The head of Alberta's largest snowmobiling association says the five men killed in an avalanche in B.C. on Friday were experienced riders prepared for hazardous backcountry conditions.
Chris Brookes, executive director of the Alberta Snowmobile Association, said the victims were well-known to some of the 6,000 members of the club.
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Their loss is a blow to the "tight-knit" community of Alberta snowmobilers, he said.
'We're a tight-knit community here in Alberta, and it's truly felt deeply across our community.' - Chris Brookes
"Everything I've heard speaks to the fact that all these riders were well experienced and well prepared for the conditions," Brookes said.
"It just goes to show there are a lot of unknowns in the backcountry but you have to do your best to be prepared for anything.
"It's truly a tragic incident . We haven't seen something of this scale in a long time. We're a tight-knit community here in Alberta, and it's truly felt deeply across our community."
Vincent Eugene Loewen, 52, Tony Greenwood, 41, Ricky Robinson, 55, Todd Chisholm, 47, and John Garley, 49, were snowmobiling east of McBride, B.C., on Friday when they were swept up in a large, human-triggered avalanche at around 1:30 p.m.
All five died at the scene.
Renshaw area popular for snowmobiling
Brookes said the Renshaw area near McBride is popular with Albertan sledders looking for deep snow and good terrain.
"Especially with the low snowpack that we've seen in Alberta this year, more and more of our members have been heading into the higher B.C. areas and elevations to get to that snow. The Renshaw area in particular is very popular… very easy to get to. Definitely a lot of Albertans heading there every snowy weekend."
While Brookes said he's never snowmobiled in the area, he said he's been told the ride into the Redshaw area is "spectacular," with many low-lying valleys that offer access to steep terrain.
The B.C. coroner's office said the Renshaw area was closed immediately after the avalanche on Friday. The mountain was reopened Saturday morning except for the area where the avalanche occurred, to allow technicians to investigate.
On Sunday, the entire area was "released," allowing the public access again.
Snowmobilers have continued riding in the Renshaw area throughout the weekend.
Avalanche training important
Brookes said the Alberta Snowmobile Association encourages its members to get proper safety gear and training before accessing challenging and potentially dangerous backcountry terrain. Every rider should have a transceiver, a probe and a shovel.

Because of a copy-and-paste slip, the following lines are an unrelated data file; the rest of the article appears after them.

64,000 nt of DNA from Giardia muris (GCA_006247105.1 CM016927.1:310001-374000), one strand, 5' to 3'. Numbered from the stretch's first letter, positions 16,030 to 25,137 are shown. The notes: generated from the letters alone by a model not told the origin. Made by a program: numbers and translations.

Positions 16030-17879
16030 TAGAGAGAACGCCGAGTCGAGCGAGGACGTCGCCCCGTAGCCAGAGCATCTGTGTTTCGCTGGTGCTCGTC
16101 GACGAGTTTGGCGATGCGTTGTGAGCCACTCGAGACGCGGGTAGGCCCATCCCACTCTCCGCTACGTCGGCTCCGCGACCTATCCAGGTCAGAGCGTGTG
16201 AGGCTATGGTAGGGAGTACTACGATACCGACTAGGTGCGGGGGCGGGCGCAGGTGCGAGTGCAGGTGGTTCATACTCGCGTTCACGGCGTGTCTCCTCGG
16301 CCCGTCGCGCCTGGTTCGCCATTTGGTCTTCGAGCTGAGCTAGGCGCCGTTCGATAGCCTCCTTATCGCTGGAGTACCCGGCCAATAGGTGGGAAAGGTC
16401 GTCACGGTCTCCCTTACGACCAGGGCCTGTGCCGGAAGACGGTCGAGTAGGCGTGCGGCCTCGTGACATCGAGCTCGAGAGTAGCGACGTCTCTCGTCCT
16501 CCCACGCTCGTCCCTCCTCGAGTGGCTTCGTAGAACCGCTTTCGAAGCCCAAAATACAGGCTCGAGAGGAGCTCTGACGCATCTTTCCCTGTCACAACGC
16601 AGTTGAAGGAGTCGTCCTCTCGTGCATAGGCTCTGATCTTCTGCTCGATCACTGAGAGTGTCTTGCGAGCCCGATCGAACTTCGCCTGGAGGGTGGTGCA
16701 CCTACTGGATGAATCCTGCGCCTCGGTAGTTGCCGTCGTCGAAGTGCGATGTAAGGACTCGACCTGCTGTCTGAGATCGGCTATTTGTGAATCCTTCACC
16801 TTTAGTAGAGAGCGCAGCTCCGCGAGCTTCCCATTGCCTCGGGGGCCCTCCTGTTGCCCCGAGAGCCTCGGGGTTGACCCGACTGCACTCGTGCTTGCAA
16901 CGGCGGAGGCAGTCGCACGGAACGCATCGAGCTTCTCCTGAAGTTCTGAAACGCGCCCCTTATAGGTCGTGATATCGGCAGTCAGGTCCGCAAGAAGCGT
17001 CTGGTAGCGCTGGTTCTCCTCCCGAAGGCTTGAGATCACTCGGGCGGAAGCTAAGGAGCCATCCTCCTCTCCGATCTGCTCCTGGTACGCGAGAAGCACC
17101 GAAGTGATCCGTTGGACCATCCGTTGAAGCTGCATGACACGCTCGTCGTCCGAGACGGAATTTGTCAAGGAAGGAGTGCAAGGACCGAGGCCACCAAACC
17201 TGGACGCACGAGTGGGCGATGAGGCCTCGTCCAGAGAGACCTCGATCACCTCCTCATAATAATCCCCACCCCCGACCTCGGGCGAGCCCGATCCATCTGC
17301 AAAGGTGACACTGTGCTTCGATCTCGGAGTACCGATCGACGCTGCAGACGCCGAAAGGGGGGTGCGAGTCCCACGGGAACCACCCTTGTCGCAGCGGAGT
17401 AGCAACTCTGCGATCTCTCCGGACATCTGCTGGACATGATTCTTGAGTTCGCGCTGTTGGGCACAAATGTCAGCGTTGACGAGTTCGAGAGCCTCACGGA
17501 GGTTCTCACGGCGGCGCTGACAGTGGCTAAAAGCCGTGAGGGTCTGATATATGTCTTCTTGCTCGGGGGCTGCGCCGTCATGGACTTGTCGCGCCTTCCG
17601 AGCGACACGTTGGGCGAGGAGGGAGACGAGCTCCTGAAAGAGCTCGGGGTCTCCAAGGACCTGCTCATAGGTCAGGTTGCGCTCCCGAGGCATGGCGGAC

As snowmobile technology improves, creating machines with more horsepower that take riders farther into the backcountry, knowing how to use these tools is essential in case of an avalanche, he said.
"A snowmobile can exert pressures on the snowpack for sure, as can a skier or snowshoer. Any sort of human element at a right trigger point on a slope at the right conditions at the right time can trigger an avalanche. It's not something related strictly to snowmobiles, but human activity, for sure," Brookes said.
"I just hope that this will be a reminder to everyone heading into the areas to make sure that you get your avalanche training and have the proper gear and know how to use it. Peer pressure is really the way to get people motivated to get their training and to get their gear. If more people recognize that you need to know the conditions and you need to know how to deal with them, the better."
Families in mourning
As condolences poured in on social media, the families of the victims requested privacy.
Dale Monaghan, a long time friend of John Garley, said the family is devastated by the loss of "a great man respected by many."
"John was an absolute terrific man, his nickname was 'Big John,' he was about 6-3, 260 pounds," Monaghan told CBC News. "He was just the biggest, most fun-loving individual you could imagine.
"A very caring father, a wonderful family man. He lived life to the fullest. He worked hard, played hard and loved hard."
Cam Ambrose played in the five-piece rock band Exit 303 with Todd Chisholm for 16 years. Chisholm was a drummer, and they recorded two albums before transitioning to a cover band in more recent years, Ambrose said.
They played their last show together in November in Canmore, he said, and it was one for the books.
"On the Saturday night we had a full crowd, the place was absolutely packed," Ambrose said.
"And we had people just belting out at the top of their lungs for a lot of songs. It was just a really fantastic show. After 16 years, I would put it in the top five that we've played. I'm really glad we had that."
Ambrose said he's not sure when a funeral will be held for his bandmate, and said the band would get together soon to talk about how they'll move forward.
'The most fun person in the world'
"Todd was a huge personality, he was the most fun person in the world," Ambrose said. "He was our driver, he was our rock, he was just a lot of fun to be around.
"I always said that if Todd left that would be the end (of the band) for me. After this long together, I just don't know. I cant imagine moving forward without him."
Chisholm's family released a statement saying snowmobiling in the mountains was his passion.
"He died too young doing what he enjoyed with his sledding buddies. Thanks to the four friends who were with Todd for their efforts. Todd will be sadly missed by his wife of 18 years, children, mother and father, brothers and sister, extended family, friends and community," the statement read.
"Todd enjoyed fishing, hunting, camping and playing games with his children and wife. He also enjoyed music, quading (sic) and playing drums with the band."